Friday, February 28, 2014
 
 
The format 2014.3 is immediately recognizable as this year's date of 2014, yet it has 5 digits and obviously isn't the year.

Except it is.

OK, so it's the date, right?

Except it isn't, it's the version number.

That kind of uncertainty makes people defensive and your website then becomes hard work for them. Their instinct is to push you, your product and your website away.

Nobody minds if you stick with things that are familiar. Many people DO mind if you change things around for no apparent reason and confuse them.

A better alternative would perhaps be to replace the . with a /:

2014/3

Now it's clear that you mean the 3rd of 2014 - but the 3rd version of the software or the 3rd month (March)?

Adding a minor sub-build doesn't help:

2014/3/3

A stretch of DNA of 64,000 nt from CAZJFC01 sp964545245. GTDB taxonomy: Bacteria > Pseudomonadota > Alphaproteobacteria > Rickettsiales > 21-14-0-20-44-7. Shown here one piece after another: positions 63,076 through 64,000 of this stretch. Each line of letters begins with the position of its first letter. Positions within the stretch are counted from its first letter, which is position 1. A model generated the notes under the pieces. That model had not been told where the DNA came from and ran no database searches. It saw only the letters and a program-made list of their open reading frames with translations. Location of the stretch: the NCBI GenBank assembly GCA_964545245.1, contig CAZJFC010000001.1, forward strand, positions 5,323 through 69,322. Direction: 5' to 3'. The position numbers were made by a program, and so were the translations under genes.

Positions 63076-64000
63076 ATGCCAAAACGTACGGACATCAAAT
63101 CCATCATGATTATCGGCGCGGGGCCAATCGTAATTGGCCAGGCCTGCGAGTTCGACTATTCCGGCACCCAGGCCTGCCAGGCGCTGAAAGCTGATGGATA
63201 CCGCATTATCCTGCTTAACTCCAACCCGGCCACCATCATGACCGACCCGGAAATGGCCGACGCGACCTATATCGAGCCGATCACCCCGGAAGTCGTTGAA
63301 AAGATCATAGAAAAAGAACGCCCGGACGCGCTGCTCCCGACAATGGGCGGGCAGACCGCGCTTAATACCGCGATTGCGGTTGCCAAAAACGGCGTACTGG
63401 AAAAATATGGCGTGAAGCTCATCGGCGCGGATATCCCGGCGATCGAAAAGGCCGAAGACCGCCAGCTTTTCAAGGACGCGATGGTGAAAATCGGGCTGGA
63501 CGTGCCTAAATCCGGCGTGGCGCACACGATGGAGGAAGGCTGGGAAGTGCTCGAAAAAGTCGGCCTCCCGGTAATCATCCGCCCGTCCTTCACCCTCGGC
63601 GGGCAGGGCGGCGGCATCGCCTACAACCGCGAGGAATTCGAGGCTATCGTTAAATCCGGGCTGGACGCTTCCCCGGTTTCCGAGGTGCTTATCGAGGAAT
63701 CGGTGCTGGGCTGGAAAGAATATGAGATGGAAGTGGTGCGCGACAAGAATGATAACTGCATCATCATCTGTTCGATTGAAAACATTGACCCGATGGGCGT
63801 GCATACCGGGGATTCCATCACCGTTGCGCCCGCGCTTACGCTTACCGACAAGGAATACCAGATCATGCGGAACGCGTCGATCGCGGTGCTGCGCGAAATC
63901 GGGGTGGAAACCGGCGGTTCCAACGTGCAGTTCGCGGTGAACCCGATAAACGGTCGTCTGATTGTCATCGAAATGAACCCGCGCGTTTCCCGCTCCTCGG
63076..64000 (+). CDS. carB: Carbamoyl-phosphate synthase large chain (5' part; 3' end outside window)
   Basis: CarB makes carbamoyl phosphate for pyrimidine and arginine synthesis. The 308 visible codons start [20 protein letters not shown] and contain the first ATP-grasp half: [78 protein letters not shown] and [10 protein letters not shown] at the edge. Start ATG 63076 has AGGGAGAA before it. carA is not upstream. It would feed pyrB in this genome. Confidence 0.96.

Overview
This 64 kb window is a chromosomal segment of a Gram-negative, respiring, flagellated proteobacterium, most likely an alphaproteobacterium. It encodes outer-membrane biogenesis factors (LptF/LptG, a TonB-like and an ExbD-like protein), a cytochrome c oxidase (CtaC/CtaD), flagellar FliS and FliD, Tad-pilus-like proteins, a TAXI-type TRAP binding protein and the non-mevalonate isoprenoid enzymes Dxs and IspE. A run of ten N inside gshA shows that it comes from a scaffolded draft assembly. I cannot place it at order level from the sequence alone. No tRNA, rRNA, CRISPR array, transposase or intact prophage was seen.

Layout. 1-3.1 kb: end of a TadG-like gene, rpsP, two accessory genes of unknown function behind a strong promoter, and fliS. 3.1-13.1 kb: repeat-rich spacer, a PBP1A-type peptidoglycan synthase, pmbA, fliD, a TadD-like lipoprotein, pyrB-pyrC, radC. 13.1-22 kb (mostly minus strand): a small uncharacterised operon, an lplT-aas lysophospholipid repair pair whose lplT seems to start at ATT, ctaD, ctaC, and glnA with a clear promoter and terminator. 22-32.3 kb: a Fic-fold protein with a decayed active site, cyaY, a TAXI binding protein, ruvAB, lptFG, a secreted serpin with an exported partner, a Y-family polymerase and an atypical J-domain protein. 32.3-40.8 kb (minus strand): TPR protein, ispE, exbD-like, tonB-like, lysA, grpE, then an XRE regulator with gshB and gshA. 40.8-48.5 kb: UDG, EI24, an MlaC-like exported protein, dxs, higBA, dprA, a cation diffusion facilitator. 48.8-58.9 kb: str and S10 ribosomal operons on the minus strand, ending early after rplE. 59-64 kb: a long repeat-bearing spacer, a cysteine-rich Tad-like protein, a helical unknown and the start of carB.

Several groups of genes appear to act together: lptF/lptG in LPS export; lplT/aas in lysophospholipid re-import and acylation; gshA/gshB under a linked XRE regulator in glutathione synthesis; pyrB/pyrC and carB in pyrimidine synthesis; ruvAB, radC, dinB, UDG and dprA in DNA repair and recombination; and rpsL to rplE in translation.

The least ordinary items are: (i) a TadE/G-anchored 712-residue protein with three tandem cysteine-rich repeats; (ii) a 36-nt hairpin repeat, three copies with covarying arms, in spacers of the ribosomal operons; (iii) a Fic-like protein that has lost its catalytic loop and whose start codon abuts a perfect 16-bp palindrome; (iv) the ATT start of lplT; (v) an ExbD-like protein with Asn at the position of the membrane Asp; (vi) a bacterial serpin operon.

That's the 3rd of March, right?

If it's version four then call it 4.0. People know what that means.




AC
Reluctantlyregistered Send private email
Friday, February 28, 2014
 
 
0) Full version of my program is 2014.0.5172.17591. This can be seen by the right button of the mouse. Why is 9.0.5172.17591 better?
1) Yes, 2014 is a year and a version number. It tells the user that this latest version and pushes developer to release new versions.
2) The second number is the minor version number. This is not a month, not a day or something else. Just when you release version 1.0 , and then make small improvements , then you call this version 1.1 or 1.01 or 1.1254. Without a difference.
3) 3rd and 4th number is internal builds. These numbers are the most important, but user is not need it.
Alex Vasilevsky Send private email
Friday, February 28, 2014
 
 
If you have to explain it then you're doing it wrong.




AC
Reluctantlyregistered Send private email
Friday, February 28, 2014
 
 
> 1) If the version 2014.0, the user sees that a fresh version

For a moment I was going to ask which was month 0.  You are switching cognitive domains in that code, from month to release version.

> 2) If the version 2001.0, the developer sees that you need to get up off the sofa and release a new version

Is this really a good reason?  If you're not motivated in other ways or don't know the dates of your releases, there are probably bigger problems.